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ABSTRACT: The polycomb-group (PcG) proteins function as general regulators of stem cells. We previously reported that retrovirus-mediated overexpression of Bmi1, a gene encoding a core component of polycomb repressive complex (PRC) 1, maintained self-renewing hematopoietic stem cells (HSCs) during long-term culture. However, the effects of overexpression of Bmi1 on HSCs in vivo remained to be precisely addressed. In this study, we generated a mouse line where Bmi1 can be conditionally overexpressed under the control of the endogenous Rosa26 promoter in a hematopoietic cell-specific fashion (Tie2-Cre;R26Stop(FL)Bmi1). Although overexpression of Bmi1 did not significantly affect steady state hematopoiesis, it promoted expansion of functional HSCs during ex vivo culture and efficiently protected HSCs against loss of self-renewal capacity during serial transplantation. Overexpression of Bmi1 had no effect on DNA damage response triggered by ionizing radiation. In contrast, Tie2-Cre;R26Stop(FL)Bmi1 HSCs under oxidative stress maintained a multipotent state and generally tolerated oxidative stress better than the control. Unexpectedly, overexpression of Bmi1 had no impact on the level of intracellular reactive oxygen species (ROS). Our findings demonstrate that overexpression of Bmi1 confers resistance to stresses, particularly oxidative stress, onto HSCs. This thereby enhances their regenerative capacity and suggests that Bmi1 is located downstream of ROS signaling and negatively regulated by it.PLoS ONE 01/2012; 7(5):e36209. · 4.09 Impact Factor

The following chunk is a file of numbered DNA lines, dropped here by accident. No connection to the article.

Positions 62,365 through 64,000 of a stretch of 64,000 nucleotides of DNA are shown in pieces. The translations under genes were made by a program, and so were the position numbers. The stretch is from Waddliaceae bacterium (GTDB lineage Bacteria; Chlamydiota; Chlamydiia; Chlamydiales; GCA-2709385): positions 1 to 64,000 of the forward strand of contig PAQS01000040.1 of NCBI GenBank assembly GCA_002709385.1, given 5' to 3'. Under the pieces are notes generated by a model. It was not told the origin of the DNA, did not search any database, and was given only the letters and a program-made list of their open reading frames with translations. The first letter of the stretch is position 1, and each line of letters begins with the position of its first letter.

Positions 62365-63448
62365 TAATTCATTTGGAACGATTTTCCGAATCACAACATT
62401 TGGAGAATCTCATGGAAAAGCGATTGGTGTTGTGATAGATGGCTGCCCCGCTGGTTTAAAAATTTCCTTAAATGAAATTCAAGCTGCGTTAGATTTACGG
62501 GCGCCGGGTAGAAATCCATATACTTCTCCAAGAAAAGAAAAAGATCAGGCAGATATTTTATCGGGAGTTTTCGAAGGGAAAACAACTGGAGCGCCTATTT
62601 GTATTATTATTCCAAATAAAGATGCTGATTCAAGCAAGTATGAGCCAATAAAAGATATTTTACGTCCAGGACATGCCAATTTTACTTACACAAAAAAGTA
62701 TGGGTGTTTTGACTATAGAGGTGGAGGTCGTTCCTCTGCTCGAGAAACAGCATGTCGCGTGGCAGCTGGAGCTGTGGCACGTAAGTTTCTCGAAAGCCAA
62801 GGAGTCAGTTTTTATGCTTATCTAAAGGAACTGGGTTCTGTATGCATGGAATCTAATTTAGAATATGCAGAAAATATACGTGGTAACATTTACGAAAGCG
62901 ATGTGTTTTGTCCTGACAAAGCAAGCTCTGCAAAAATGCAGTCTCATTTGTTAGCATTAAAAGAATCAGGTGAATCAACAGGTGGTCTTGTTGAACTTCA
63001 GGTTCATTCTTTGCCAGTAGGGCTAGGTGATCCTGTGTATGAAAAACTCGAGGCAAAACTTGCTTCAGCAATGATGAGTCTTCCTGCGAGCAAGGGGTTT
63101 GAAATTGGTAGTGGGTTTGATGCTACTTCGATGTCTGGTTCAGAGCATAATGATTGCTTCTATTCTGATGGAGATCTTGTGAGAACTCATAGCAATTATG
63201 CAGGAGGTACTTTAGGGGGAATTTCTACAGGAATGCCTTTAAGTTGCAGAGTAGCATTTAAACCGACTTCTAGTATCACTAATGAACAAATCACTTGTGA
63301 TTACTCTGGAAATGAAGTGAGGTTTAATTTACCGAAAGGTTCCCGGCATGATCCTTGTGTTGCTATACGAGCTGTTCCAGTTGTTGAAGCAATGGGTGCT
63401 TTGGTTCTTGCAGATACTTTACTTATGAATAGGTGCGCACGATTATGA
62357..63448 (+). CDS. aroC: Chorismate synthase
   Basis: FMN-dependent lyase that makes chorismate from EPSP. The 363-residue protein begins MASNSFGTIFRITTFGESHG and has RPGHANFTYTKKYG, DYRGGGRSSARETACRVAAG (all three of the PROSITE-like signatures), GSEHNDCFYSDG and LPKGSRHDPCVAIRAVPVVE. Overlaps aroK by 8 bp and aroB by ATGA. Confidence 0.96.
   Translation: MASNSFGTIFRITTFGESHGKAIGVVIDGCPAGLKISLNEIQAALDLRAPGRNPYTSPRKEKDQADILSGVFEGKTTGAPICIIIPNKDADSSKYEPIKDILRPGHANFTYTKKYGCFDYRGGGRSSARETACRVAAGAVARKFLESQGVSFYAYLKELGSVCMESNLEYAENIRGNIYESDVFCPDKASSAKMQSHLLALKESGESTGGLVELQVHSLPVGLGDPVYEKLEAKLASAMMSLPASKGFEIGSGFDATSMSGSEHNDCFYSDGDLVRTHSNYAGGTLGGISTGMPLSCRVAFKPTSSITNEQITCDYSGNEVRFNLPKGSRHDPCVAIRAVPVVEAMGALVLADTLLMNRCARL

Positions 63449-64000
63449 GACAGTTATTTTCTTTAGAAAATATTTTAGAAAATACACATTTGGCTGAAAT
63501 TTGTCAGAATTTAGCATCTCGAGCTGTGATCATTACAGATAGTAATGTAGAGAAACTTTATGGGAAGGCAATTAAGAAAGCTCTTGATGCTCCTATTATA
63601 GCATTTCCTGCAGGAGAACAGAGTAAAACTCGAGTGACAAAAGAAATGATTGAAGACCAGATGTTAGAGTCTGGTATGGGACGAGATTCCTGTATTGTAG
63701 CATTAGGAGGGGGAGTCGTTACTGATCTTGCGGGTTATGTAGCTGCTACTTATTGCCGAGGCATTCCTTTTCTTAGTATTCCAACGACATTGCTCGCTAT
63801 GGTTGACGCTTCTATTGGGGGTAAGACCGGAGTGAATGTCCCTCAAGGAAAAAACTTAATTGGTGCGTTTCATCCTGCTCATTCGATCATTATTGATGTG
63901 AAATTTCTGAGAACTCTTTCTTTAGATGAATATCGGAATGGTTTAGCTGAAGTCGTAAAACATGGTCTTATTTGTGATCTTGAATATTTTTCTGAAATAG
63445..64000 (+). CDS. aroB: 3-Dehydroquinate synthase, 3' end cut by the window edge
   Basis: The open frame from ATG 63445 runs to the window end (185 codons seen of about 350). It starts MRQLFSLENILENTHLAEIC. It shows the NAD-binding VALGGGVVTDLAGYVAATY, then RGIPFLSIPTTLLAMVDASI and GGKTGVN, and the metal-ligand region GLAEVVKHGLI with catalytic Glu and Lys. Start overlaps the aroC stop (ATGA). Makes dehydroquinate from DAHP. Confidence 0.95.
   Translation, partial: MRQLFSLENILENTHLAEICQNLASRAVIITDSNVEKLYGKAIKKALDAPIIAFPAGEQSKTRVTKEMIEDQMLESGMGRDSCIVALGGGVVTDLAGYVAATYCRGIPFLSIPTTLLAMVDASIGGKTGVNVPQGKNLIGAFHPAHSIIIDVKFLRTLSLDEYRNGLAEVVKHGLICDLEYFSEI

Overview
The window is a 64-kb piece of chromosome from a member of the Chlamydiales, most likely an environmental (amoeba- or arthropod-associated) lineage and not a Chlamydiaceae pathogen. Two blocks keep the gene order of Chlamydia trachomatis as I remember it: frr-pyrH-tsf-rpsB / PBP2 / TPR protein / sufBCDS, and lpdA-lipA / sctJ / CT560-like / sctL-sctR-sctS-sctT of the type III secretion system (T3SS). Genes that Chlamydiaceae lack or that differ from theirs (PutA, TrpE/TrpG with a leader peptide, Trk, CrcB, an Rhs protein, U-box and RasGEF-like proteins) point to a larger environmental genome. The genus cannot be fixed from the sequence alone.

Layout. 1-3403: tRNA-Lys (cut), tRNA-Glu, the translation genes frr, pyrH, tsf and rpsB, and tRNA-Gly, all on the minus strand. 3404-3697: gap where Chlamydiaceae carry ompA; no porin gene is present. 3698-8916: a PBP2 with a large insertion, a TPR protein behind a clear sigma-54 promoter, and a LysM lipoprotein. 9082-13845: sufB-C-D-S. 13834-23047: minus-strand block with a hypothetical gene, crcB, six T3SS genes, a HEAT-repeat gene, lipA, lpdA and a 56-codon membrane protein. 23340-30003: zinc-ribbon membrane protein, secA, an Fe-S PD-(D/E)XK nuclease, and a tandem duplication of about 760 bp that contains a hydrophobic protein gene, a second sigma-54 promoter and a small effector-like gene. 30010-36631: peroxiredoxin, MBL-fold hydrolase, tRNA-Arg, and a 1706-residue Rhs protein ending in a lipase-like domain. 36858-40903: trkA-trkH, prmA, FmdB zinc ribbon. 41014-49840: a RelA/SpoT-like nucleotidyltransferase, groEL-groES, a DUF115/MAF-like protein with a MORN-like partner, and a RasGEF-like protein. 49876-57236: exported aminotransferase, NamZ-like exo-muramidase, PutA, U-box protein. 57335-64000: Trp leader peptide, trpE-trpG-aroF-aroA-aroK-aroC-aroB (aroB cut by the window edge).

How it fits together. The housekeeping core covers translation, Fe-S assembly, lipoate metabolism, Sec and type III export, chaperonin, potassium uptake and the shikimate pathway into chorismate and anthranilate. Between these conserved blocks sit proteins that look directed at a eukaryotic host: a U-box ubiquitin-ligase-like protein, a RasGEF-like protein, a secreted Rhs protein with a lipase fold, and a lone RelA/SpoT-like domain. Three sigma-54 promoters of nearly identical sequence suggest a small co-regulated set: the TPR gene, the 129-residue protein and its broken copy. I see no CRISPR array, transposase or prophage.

Article: Holoclone forming cells from pancreatic cancer cells enrich tumor initiating cells and represent a novel model for study of cancer stem cells.[show abstract] [hide abstract]